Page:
Subject: Uhh.. nope. I just bought some postcards and took some pictures. That's all.

about 2 months ago
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Ebola Has Made It To the United States

joocemann Re:They need to lock this down now! (475 comments)

Dallas needs to be on lockdown for 21 days. The guy had symptoms for two days before he checked in...

My biggest fear about this is that the CDC has been wrong about their predictions all the way, and now they are CONFIDENT that this new 'blase' reaction to this guy is going to be enough and that we should (as they said in everything else that was wrong) 'not worry'. NOT WORRY? How about the people at the CDC show me that THEY are worried and working really goddamned hard to quarantine this plague -- that way I don't have to worry.

It's as if they're imagining the most positive outcomes and betting on it. PEOPLE'S FECAL MATTER GETS ON EVERYTHING! It's because we're animals! It's because we don't really wash our hands for 1 minute of scrubbing. Can we just get a grip on this and make everyone going to infected areas wait 2-3 weeks before they can travel? Is a little discomfort worth avoiding to put everyone at risk?

I'd love to see the CDC spokespeople bet their lives on their predictions. Why? If they doubt to bet their life, they will be forced to think about why they won't bet it. With every false confidence they project, they put us at risk.

about 2 months ago
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Are the World's Religions Ready For ET?

joocemann Re:Yawn... (534 comments)

They are what I term, Tupac-Christians. It's where you wear a gold chain and cross and you talk about 'god' and such, but you've only got a few toes in the pool of faith and you spend 99% of your time contradicting the faith. From my experience, most people that call themselves Christians fit this model, and most people that I would think are adhering closely to Jesus/Bible, would say that those other people are not real Christians.

about 2 months ago
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Putin To Discuss Plans For Disconnecting Russia From the Internet

joocemann BUT BUT BUT!!! (241 comments)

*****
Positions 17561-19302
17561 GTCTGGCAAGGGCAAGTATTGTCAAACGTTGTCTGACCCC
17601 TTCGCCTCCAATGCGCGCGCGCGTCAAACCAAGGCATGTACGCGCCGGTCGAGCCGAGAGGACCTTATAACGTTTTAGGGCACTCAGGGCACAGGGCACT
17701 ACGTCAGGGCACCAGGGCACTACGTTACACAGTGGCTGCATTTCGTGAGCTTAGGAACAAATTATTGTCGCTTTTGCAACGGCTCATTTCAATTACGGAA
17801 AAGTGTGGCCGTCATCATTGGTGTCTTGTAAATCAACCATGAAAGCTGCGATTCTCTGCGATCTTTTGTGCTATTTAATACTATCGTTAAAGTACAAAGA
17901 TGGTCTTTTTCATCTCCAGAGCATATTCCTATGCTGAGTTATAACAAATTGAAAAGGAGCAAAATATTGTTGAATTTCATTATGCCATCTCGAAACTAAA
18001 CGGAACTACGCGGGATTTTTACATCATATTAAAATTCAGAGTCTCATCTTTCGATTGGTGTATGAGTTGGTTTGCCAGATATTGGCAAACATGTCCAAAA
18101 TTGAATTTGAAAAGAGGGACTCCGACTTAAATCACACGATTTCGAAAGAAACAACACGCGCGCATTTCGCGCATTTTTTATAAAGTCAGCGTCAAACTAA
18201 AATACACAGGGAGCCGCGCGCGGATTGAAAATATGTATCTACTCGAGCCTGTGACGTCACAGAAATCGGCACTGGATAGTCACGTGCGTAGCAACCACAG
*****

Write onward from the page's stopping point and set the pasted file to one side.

Where will we get the endless stream of videos of people hurting themselves doing foolish things? That's a pretty big share of the internet right there!

about 2 months ago
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$10 Bet Brings Researchers Closer to Industrial Scale Graphene Production

joocemann Re:The horror (74 comments)

Way to miss the point. If you have the mindset of losing, you will lose. If you think your work is not marketable, you won't.

Do you know that fundamental science requires tools? Did you know that the best labs that find out amazing basic science findings get there by innovating amazing new tools? DO YOU RECOGNIZE THE REFEFRENCE TO JC VENTER? The human genome sequence is, in itself, hard to market and sell. The sequence was first found by one man, JC Venter. He beat a huge army of publicly funded labs. While those labs used existing technologies to each try to sequence parts of the genome and get together to glue sequences together, Venter innovated highly improved DNA sequencing technlology. And thus he sequenced the human genome first. Guess what followed? All of those labs, and more, bought his sequencing technology and the models to follow.

If you can't find something to sell then you're destined to beg for money. I'd love to see a world without money that allocates resource based on meritocracy... But that's not reality.

You may think I need to grow up, but I can guarantee you that you need to wake up and smell the coffee of capitalism and try to identify how to get what you want. If you're in the US and you will always beg for money, try your hardest to Elect Elizabeth Warren as president because she wants to double NIH funding.

FWIW.

about 2 months ago

Submissions

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Keith Olbermann and MSNBC Part Ways

joocemann joocemann writes  |  more than 3 years ago

joocemann (1273720) writes "In a direct business sense, MSNBC is making for poor business by axing their most popular anchor Keith Olbermann. "Cable host Keith Olbermann and news channel MSNBC abruptly parted ways on Friday night, as the network announced that his contract had ended and the last installment of his show would air that evening." Many have speculated as to why MSNBC would make this move. I am curious if raising too many questions and not spewing the pro-corporate memes that the mainstream media is purposed for is what took Keith the same way as Lou Dobbs."
Link to Original Source
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Slashdot Needs more 'positive post' word options.

joocemann joocemann writes  |  more than 5 years ago

joocemann writes "I love slashdot, and I really enjoy reading the intelligent posts — even those that I do not agree with. I think it might be nice to have a few other nice +1 words like "Beautiful" or "Poetic" or "Daring"... Something that might inspire a new range of response to meet those monikers.

What do you think would be a good other choice?"

Link to Original Source